Based on Tuesday's closing statements, it appears that track coach Trevor Graham's fate will rest not so much on whether he lied to federal investigators but whether his alleged lies were of any potential importance to ongoing performance-enhancing drug investigations.
Without calling any witnesses, Graham's attorney William Keane sought to convince the jury that two of the three counts against Graham of making false statements to federal agents were "not material," or did not alter the agents' investigation, and thus cannot be deemed criminal. The other count, that Graham hooked his athletes up with performance-enhancing drugs, Keane flat out denied.
Graham, who over the last week has watched some of the most accomplished athletes he coached -- including gold medalists Dennis Mitchell and Antonio Pettigrew, the godfather of Graham's child -- testify against him, is charged with lying to BALCO investigators in 2004 when he told them that he had never met in person admitted performance-enhancing drug peddler Angel "Memo" Heredia; that the last time he had contacted Heredia was by phone in '97; and that he had never obtained drugs for athletes from Heredia or referred athletes to Heredia so that they could obtain drugs. Graham, 44, could face up to 15 years in prison if convicted of all three charges.
A photograph that the prosecution presented of Heredia and Graham together in Laredo, Texas, along with two of Graham's athletes, made short shrift of Graham's contention that he had never seen Heredia's face, though Keane argued that Graham simply misspoke at the end of an interview that lasted more than three hours. As to his last contact with Heredia -- Graham claimed it was in '97 -- the prosecution obtained Graham's phone records, which showed more than 100 calls he made to Heredia between '98 and 2000.
So Keane spent most of his two-hour closing statement to argue that Graham's inaccuracies were inconsequential to any investigation, given that none of the people who received drugs from Heredia have been prosecuted for drug use, and Heredia himself has not been charged.
In order to find Graham guilty, the jury not only has to find that he lied, but also that he did so intentionally and that the subject of his lie was "material." The prosecution informed the jury that in order to qualify as material, Graham's alleged lies only have to meet the standard that they "could have influenced actions or activities" of federal investigators.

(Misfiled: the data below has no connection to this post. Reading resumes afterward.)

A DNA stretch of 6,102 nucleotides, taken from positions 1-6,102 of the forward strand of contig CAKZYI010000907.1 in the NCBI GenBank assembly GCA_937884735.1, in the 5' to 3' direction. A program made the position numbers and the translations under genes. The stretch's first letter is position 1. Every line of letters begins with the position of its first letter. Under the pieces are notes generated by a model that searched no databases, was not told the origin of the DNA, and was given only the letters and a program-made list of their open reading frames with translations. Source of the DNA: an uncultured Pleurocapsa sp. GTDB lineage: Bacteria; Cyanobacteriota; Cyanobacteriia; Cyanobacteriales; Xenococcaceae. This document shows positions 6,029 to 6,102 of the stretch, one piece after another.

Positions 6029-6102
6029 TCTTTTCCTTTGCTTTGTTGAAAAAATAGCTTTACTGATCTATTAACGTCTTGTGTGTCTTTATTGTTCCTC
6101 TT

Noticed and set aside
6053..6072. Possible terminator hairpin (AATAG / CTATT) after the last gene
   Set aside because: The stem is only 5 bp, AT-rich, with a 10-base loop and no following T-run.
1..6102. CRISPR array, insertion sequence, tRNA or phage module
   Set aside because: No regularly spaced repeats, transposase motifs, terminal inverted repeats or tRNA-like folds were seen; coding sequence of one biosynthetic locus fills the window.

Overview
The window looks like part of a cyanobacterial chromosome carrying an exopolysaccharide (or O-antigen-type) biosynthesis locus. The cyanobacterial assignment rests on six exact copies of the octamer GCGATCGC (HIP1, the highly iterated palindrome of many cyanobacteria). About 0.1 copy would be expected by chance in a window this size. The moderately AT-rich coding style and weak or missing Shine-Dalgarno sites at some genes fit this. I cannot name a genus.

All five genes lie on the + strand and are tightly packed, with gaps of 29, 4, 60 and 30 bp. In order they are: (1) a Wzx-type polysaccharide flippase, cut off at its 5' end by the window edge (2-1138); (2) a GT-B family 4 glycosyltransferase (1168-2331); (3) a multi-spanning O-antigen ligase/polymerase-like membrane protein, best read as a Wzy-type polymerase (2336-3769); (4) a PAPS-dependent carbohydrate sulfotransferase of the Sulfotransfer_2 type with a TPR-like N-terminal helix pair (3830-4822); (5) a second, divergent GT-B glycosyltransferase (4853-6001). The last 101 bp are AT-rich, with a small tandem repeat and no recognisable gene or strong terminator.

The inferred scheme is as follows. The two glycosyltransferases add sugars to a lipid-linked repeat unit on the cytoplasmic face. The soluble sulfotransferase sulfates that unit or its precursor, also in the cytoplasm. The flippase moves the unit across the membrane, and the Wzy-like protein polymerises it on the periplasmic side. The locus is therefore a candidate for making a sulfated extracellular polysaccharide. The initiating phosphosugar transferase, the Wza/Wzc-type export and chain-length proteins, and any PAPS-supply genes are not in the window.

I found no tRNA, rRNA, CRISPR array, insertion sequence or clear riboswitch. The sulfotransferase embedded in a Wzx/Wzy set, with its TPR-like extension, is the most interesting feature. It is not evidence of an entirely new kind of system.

The IRS investigators interviewed Graham in '04 after a raid on BALCO produced documents implicating six of Graham's athletes, including Marion Jones, in systematic doping, and showing that Graham himself had visited BALCO.
Assistant U.S. attorney Jeffrey Finigan said that Graham's alleged lies are the very definition of material. "The lies he told were a calculated effort to lead investigators away from him," Finigan said, "and from Memo Heredia." Finigan said that Graham's statements did, in fact, impact the investigation going forward, because other athletes had identified Heredia as a drug dealer, and investigators sought corroboration from Graham. The agents "had to go find others [to talk about Heredia] because [Graham] lied," Finigan said. He added that the fact that Heredia himself was not directly tied to BALCO did not mean that statements Graham made about Heredia were not material, because the statements still impacted the follow-up questions that investigators asked Graham and others they interviewed about Heredia.
Keane responded that Graham could only be found guilty if his statements were "material to an ongoing investigation." Essentially what he meant was the BALCO investigation or any investigation of Heredia. Because Heredia has not been charged, Keane said, Graham's statements about Heredia are not material to an investigation of him. Keane also downplayed the importance of Heredia to investigators, noting that lead government investigator Jeff Novitzky referred to him only as "Memo," in his interview with Graham, and did not use his last name. Novitzky testified that the last name simply "wasn't on [his] mind."
"How important could [Heredia] be if agent Novitzky couldn't remember his last name?" Keane asked. He added that the investigators also never followed up with Graham about Heredia and that the questions about him took only a few minutes at the end of a three-hour and 20-minute interview. "The only thing you've heard," Keane told the jury, "is, 'Well, we needed to corroborate.'"
In the final statements of the trial, assistant U.S. attorney Matthew Parella hammered the jury with the idea that "the defense over-blew the materiality standard ... [a statement] just has to be capable of affecting [investigators] actions." As Judge Susan Illston told jurors before allowing them to begin deliberations, the decision of whether statements by Graham were material is not up to Keane or to Finigan or to Parella -- it's now in their hands alone. And if the closing statements are any indication, a decision on the materiality of Graham's statements may be the jury's most cumbersome task, as well as its most important.